The Manichean in the Garden

July 26, 2007, 6:18 pm
Filed under: theory

Hi there!

My name is Dave, and I have a Studio Age Hollywood problem.

It’s not that I think that “things were better back then”–we all know they were worse! (this is the best of all possible worlds my friends–too bad it still sucks, hunh?)

So what do I love about these movies then, if it isn’t some nostalgia trip?

Well, I can’t really answer that, because I guess my obsession does have something to do with nostalgia (don’t ALL obsessions?) But what am I nostalgic for, if it isn’t the lost world these films claim to represent? That’s part of what I hope to figure out through the process of blogging my reactions to the classic films I watch–and discussing them with you!

I’ve been through this before (in a blog devoted mainly to the analysis of superhero comics), and it was rewarding indeed!

Right now, my guess is that it has something to do with the way these films tended to rely on sheer personality (i.e. the star system) to enthrall their massive audiences. Old Hollywood was more concerned with establishing “bankable” star personae than with telling individual, self-contained stories. In direct contrast to the modernist ideal of perfectly crafted “grecian urns”, the excitement of Studio Age films cannot be contained by intro- and end-credits–in a very real sense, every single studio product is in fact a “trailer” for the next one. Not old-fashioned at all, these movies actually constitute an experiment in postmodern “storytelling” avant la lettre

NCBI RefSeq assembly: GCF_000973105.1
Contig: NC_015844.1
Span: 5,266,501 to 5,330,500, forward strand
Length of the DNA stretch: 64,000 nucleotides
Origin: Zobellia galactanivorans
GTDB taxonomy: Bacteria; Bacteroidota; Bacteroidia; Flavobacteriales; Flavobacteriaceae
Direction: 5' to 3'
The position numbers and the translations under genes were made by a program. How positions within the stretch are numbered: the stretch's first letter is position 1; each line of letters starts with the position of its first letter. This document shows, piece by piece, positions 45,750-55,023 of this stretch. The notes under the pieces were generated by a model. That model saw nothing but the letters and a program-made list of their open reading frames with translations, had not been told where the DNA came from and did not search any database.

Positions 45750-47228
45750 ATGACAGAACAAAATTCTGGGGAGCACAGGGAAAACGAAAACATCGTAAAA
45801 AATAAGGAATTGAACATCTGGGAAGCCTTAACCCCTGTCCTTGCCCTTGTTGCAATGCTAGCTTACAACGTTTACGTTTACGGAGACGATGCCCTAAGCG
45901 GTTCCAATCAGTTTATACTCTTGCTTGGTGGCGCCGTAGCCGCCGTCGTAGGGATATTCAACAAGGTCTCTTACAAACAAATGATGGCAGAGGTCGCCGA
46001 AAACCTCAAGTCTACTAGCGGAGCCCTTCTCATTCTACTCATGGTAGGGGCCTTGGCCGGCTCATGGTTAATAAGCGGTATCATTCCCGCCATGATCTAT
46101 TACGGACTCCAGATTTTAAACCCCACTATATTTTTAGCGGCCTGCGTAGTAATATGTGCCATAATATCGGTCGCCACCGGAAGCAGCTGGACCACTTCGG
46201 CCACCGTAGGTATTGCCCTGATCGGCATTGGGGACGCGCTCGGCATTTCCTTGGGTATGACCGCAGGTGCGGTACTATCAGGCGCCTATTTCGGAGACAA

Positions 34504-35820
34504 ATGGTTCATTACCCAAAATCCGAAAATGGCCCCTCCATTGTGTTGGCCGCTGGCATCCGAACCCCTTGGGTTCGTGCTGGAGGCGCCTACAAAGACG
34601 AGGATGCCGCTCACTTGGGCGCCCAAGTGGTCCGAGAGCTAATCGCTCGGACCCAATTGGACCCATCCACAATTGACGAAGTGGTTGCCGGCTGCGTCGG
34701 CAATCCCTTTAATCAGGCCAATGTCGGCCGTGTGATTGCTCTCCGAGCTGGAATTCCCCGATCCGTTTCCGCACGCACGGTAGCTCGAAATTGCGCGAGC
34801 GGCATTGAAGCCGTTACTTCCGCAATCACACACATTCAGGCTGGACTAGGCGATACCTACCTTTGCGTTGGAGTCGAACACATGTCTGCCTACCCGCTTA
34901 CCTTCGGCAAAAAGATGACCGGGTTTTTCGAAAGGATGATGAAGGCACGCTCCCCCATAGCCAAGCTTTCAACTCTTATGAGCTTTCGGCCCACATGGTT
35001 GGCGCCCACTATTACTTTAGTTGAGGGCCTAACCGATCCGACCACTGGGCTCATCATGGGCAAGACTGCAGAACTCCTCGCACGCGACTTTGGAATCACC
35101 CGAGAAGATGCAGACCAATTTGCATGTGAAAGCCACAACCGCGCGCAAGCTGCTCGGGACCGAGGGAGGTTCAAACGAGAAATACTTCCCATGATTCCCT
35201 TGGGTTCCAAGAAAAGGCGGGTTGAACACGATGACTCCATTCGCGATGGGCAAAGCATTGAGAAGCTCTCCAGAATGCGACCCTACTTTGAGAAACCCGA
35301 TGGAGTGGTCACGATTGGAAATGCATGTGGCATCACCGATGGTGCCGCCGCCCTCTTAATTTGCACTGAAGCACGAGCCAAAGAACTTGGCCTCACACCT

That’s my working hypothesis, anyway. We’ll see how I feel after a few hundred of these entries!

But wait a minute–what’s with the title, Dave? “The Manichean in the Garden”? Well, it’s a play on words, of course. A reference to Leo Marx’s influential American Studies classic, with the emphasis shifted away from the technology (although you’d have to be a fool to ignore the technological aspects of filmmaking–and believe me, I won’t!) and toward the real engine of most Hollywood genres (particularly of melodrama–and you’ll notice that I think more about people like Stanwyck, Bette Davis, Margaret Sullavan, Jennifer Jones, Mae Clarke, William Dieterle, John Stahl, Frank Borzage, etc than is good for me!)–i.e. the idea of good and evil… (not to mention the concepts of “innocence” and “possibility”–which I’ve carried forward from Marx, for whom the “Garden” meant the pastoral tradition)

It’s an idea that’s gone out of fashion, in intellectual circles. Which might be fine, except that, unfortunately, this means that the smart people have abandoned the Manichean thinking (and the splendid rhetorical opportunities this worldview affords) to asses like George W., and that’s no good. If there’s one thing I am nostalgic for, it’s for a time when no one (no matter where they found themselves on the political spectrum–and often they weren’t sure where they stood!) was ashamed to use the language of virtue and vice for maximum emotional effect–i.e. by putting that language (and the camera too!) into the mouths and eyes of performers concerned with a higher kind of “realism” than the superficial “methods” of the Strasbergs could possibly accommodate.

I don’t know a better way of summing up the appeal of Studio Age Film (at least for me!)

Okay! Enough theory! From now on, it’s just me, you, and the those wonderful movies in the dark!

good afternoon friends!